Acacia inundata Mart.
Acacia multiflora Spreng.
Acacia polyantha A.Spreng.
Albizia polyantha (A.Spreng.) G.P.Lewis
Arthrosamanea polyantha (A. Spreng.) C. Sprengel
Arthrosamanea polyantha (A.Spreng.) Burkart
Arthrosamanea polycephala (Griseb.) Burkart
Cathormion polyanthum (A.Spreng.) Burkart
Cathormion polycephalum Burkart
Enterolobium polycephalum Griseb.
Feuilleea polycephala (Griseb.) Kuntze
Pithecellobium multiflorum brevipeduncul Chodat & Hassl.
Pithecellobium pendulum Lindm.
Albizia inundata is a deciduous shrub or small tree with a sparse, roundish crown, growing 5 - 8 metres tall. The bole is more or less straight and cylindrical, it can be 30 - 50cm in diameter[
The tree is sometimes harvested from the wild for local use of its wood. It has potential for use in reforestation projects.
S. America - Argentina, Uruguay, Paraguay, central, eastern and northern Brazil, Bolivia.
Forests by rivers or in alluvial valleys that can be seasonally inundated, often in secondary growth areas[
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Grows best in a sunny position[
]. Usually found in clay soils in the wild[
]. Tolerant of seasonally inundated soils[
A fast-growing tree[
This species has a symbiotic relationship with certain soil bacteria, these bacteria form nodules on the roots and fix atmospheric nitrogen. Some of this nitrogen is utilized by the growing plant but some can also be used by other plants growing nearby[
A natural pioneer species within its native range, the tree can be used in reforestation projects to restore native woodland, especially in areas subject to seasonal inundation[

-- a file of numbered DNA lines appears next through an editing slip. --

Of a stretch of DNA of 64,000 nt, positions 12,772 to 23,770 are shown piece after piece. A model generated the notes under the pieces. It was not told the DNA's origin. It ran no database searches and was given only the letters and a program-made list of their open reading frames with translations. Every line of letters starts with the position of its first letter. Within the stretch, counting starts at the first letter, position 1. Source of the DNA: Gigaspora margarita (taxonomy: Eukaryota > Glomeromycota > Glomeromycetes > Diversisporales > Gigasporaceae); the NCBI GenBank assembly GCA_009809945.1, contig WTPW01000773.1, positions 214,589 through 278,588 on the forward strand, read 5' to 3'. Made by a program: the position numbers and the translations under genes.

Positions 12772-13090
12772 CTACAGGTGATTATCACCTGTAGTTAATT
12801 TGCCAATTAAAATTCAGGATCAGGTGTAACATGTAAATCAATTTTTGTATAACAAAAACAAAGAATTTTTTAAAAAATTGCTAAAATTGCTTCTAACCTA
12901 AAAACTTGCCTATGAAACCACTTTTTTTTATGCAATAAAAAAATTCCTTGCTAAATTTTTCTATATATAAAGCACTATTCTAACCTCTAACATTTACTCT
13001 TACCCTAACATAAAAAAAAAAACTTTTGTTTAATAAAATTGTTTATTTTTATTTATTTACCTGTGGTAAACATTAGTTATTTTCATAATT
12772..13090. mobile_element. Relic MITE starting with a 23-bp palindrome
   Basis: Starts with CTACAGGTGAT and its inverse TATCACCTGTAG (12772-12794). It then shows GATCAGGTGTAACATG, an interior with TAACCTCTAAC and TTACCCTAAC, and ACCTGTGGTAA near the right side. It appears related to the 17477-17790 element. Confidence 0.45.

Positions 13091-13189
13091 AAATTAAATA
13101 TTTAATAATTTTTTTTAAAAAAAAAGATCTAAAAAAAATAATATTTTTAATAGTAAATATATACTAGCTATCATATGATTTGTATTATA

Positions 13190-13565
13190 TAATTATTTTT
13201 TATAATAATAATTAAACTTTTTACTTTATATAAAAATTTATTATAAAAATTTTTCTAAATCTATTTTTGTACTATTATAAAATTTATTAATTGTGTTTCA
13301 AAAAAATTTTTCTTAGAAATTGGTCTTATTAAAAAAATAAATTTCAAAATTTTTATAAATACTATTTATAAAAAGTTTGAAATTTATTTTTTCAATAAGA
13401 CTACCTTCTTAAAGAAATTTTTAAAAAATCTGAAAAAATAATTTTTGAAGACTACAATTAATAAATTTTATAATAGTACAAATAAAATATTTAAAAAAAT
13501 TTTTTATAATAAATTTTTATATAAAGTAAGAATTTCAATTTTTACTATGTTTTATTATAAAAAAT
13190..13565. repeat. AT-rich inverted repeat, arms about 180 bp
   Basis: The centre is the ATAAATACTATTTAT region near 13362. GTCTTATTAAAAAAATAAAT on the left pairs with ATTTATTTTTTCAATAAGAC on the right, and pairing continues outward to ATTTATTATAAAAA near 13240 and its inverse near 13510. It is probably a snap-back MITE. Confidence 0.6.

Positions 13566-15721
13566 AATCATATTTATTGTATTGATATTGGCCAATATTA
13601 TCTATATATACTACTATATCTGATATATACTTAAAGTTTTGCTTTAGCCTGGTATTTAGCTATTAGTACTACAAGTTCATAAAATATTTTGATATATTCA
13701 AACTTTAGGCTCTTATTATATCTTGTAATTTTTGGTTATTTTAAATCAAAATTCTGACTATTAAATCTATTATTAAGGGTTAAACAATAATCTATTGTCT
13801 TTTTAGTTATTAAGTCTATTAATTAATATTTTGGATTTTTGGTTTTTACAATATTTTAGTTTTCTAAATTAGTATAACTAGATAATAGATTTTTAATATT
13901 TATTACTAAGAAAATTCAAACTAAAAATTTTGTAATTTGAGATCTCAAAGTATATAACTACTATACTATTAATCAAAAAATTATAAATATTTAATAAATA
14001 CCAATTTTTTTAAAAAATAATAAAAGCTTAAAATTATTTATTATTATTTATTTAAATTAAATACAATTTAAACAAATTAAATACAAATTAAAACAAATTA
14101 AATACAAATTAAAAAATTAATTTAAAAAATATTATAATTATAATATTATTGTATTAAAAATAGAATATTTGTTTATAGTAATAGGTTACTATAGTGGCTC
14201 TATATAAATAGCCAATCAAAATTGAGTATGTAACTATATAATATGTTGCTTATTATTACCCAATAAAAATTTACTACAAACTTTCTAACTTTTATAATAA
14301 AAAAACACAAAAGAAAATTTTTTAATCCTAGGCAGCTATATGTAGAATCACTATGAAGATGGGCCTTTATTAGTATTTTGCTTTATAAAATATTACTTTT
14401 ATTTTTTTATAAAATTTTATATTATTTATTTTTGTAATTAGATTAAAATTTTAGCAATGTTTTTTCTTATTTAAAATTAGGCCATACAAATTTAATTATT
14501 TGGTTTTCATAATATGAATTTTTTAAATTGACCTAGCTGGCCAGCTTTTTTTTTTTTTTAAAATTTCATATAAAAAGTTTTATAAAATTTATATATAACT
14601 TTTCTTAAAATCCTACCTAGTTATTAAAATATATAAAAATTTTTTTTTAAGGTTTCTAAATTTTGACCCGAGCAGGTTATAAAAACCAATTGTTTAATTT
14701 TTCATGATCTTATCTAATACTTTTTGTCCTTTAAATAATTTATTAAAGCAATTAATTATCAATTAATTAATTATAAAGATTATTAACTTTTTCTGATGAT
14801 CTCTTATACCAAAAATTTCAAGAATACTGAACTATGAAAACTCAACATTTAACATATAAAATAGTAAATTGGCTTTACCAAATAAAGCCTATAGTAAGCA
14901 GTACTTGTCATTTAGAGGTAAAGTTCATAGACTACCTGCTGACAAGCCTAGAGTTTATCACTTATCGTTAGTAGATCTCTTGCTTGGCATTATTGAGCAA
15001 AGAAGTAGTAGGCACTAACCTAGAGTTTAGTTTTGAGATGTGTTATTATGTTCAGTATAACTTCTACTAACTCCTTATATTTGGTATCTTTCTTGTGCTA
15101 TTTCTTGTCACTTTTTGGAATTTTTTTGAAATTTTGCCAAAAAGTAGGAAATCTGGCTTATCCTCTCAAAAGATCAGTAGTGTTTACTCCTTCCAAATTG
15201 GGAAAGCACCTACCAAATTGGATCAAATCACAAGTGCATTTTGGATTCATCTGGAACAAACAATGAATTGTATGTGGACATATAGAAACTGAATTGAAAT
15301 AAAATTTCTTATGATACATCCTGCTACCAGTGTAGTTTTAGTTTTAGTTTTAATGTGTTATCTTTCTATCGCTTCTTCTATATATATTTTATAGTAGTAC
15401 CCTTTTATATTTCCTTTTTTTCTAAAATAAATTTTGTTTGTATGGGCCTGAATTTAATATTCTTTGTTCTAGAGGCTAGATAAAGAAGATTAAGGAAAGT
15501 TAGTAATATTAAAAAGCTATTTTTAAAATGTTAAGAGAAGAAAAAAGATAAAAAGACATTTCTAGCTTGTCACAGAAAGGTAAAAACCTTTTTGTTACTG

The wood is of medium texture, straight grained, moderately heavy, with poor mechanical properties and moderately durable. It is used locally for purposes such as internal works in general construction, light cabinet making, ceilings, boards, boxes etc[
The wood is used for fuel[
Seed - best sown as soon as it is ripe and still moist, in a sunny position in a nursery seedbed. When stored, the seed soon develops a hard seedcoat and may benefit from scarification before sowing to speed up germination. This can usually be done by pouring a small amount of nearly boiling water on the seeds (being careful not to cook them!) and then soaking them for 12 - 24 hours in warm water. By this time they should have imbibed moisture and swollen - if they have not, then carefully make a nick in the seedcoat (being careful not to damage the embryo) and soak for a further 12 hours before sowing. Fresh or treated seed can germinate within 1 - 2 weeks, with a high percentage of the seed sprouting[
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